The word ‘tond(e)’ (‘d’ is pronounced as ‘th’ in ‘then’) is ‘to swell, distend, dilate or get swollen due to internal pressure '. The swelling is the outcome of fermentation. The fermented paste is put in circular cups and steam-backed in a round shaped vessel. So the puffed up foodstuff is round. Thus, it means, ‘tond (e) is a puffed up round thing.
On the other hand, reviewing from another angle, the Tulu word ‘sondu’ (=to do a tiresome work’) may be derivatively related to this word ‘tondu’, since preparation of ‘tondru’ is a tiresome job.
Note the cleverness of our forefathers in naming the special preparation ‘tondru’. The dish is also available in the alternate name of ‘Iddli’ or ‘Idali’. In an older post we have suggested that the word ‘Iddli’ might have been named after the tribes ‘Iddya’ (also known as ‘Yedeya’), probably the inventors of this dish in the antiquity.
‘Idu’ in Kannada is to ‘to put in a place’. Final paste is poured in circular bogunis (cups) and these cups are stacked in layers on the perforated circular plate in the aforesaid circular vessel. In Kannada, there is a jocular usage with double meaning: “Nimage (=for you) ondondu (=one by one) kodaliyo, idaliyo (May I ‘give’ or ‘put’, one each)? This normally means, ‘May I give more and more ‘Idli?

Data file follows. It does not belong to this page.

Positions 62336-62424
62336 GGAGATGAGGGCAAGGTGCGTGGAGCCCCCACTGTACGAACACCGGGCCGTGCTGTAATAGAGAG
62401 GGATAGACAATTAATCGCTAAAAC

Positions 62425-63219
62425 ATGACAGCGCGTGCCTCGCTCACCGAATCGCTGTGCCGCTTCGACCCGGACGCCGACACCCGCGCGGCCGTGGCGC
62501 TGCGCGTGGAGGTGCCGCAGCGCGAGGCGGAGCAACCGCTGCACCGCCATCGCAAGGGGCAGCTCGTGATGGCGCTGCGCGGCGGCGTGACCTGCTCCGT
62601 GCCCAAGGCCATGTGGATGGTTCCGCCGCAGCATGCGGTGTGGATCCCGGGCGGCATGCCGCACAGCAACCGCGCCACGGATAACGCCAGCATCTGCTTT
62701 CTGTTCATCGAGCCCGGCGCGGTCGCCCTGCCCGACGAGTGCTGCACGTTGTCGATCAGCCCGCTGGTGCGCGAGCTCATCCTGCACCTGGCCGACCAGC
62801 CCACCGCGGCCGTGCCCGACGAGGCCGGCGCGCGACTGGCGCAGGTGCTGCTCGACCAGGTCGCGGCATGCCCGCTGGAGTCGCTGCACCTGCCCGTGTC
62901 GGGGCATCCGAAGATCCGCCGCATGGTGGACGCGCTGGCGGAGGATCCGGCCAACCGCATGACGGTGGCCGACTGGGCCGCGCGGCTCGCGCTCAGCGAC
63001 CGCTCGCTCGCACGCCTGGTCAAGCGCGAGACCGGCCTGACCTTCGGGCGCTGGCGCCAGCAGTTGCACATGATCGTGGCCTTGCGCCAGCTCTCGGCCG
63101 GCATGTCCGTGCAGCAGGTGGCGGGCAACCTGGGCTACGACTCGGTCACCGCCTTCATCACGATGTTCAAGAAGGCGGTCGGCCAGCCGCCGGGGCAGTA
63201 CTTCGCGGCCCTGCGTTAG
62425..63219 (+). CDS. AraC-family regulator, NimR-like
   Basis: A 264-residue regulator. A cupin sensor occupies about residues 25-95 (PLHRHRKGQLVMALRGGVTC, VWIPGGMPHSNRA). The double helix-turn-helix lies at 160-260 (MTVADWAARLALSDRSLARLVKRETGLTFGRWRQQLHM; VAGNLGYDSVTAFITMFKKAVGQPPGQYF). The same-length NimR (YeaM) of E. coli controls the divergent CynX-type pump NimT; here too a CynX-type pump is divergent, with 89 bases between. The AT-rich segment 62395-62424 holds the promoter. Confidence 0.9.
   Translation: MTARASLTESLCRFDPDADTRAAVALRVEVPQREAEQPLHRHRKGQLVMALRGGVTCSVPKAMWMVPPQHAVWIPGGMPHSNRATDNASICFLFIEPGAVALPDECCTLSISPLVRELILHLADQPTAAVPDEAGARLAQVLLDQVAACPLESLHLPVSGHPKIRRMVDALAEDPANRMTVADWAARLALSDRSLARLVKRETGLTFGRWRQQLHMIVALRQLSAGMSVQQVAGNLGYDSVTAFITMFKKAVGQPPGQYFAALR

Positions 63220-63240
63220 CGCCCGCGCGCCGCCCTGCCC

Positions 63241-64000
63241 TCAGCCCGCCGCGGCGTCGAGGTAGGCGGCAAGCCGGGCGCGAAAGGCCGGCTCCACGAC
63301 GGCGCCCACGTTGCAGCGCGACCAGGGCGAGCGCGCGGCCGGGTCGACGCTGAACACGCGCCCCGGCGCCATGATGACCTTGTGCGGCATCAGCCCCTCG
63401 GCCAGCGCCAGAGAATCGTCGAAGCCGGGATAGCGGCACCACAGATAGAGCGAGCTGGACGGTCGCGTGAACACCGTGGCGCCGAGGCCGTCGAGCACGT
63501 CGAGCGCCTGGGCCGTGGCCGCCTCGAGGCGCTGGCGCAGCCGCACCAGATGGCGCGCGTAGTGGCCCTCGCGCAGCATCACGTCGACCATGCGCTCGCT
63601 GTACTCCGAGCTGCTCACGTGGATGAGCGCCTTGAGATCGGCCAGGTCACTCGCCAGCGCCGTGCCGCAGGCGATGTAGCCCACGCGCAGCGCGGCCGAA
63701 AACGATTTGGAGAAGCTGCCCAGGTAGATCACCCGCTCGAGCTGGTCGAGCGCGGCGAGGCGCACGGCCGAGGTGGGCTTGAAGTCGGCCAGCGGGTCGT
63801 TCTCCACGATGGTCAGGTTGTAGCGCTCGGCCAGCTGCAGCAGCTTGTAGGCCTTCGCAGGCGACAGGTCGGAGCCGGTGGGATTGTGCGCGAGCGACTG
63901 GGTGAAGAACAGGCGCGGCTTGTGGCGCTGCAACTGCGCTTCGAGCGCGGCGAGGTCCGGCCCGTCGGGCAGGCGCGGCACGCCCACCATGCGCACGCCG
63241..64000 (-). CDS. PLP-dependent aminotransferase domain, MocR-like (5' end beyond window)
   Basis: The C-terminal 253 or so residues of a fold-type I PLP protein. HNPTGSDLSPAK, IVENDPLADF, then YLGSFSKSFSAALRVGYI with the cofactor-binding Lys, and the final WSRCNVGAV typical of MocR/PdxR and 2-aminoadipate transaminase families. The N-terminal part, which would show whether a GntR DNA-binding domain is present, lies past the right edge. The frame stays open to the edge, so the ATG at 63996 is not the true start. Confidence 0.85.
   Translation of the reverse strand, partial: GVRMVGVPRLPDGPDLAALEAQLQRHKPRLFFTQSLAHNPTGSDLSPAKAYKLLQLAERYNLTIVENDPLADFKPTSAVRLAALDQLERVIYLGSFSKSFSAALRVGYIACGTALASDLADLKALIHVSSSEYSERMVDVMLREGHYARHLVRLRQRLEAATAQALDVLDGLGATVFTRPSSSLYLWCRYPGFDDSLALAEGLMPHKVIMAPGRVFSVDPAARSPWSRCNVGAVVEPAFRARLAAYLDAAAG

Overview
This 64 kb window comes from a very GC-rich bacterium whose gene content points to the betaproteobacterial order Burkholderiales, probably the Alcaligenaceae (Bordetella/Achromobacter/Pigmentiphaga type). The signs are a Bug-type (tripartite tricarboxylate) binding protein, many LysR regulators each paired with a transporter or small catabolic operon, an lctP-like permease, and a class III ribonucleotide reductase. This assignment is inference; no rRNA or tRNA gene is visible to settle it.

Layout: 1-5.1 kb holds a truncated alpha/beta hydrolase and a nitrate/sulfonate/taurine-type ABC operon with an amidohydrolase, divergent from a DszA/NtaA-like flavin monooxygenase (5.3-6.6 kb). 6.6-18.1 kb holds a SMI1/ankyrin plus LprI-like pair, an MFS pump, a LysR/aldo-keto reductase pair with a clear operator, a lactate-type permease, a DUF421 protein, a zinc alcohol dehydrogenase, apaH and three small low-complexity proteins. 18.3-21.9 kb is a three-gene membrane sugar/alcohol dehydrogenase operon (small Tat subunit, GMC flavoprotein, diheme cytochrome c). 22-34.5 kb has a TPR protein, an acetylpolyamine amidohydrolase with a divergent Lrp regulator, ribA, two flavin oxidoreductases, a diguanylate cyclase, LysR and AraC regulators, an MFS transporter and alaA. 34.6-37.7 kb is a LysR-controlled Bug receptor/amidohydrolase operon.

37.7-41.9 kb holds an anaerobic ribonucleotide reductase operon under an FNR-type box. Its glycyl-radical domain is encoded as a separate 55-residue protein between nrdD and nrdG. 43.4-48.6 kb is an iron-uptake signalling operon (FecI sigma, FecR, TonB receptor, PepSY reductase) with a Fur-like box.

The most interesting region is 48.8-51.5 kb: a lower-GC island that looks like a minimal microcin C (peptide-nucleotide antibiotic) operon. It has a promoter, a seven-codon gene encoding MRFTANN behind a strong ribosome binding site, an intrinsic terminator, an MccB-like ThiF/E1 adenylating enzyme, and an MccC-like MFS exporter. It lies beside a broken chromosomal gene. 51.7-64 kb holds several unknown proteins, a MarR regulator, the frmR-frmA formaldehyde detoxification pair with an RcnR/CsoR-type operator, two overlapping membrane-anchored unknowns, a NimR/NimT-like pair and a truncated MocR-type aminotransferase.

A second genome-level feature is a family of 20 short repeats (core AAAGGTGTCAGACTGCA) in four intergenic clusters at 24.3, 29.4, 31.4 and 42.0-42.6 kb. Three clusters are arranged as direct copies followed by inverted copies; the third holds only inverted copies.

However, indirectly, the funny sentence means, ‘Shall I give you a blow’. The words ‘koDu’ (=to give) and ‘iDu’ (=to put in place) are related synonyms. The implied ‘blow’ is an alliterate word.
‘Tonde’, the big or bloated
The meaning: “Big, bloated, swollen, puffed up” in Tonde can be seen in the following Tulu words:
1.‘tonde’ = a kind of fish, which is normally not eaten. It has bellows-type under-belly. When we puff up air, it dilates like a balloon. In ‘ramponi’ type of fishing, this fish is thrown away. Playful children in the beach used to fill air by mouth and throw this bloated fish to water to float.
2. ‘tonde kappe’ =a big-bellied frog. One must have read in school days the story of a bragging frog, which lost its life, on challenge, by puffing up to make it bloat as big as possible.
3. tonde banji: = a big round belly.
Tulu Lexicon and DED too confirm the above meanings. Note the Entries 3507, 3508 and 3516 in DED:
Tamil: Tonti (=large belly), abdomen, fold or collop of fat. Dondi (=big belly).
Malayalam: Tonti (Pot belly).
Tulu: Tonde (=big, distended. Tonde banji (=a big belly).
Telugu: Doddu (=One who is pot bellied).
It seems the Kannada word ‘tonDe kayi’[=manoli, 'finger gourd'] smallish but swollen vegetable,finger gourd, is related in derivation.
There is a clan/lineage (bari) name known as Tondarannaya. The surname is possibly initiated after an unusually fat person, but rarely heard these days.
‘Tondru’ has remained in rustic Tulu tongue but its taste is relished in its equivalent ‘Iddli’ everywhere. Fried ‘iddli’ tastes still better. Secret! Ask the hotelier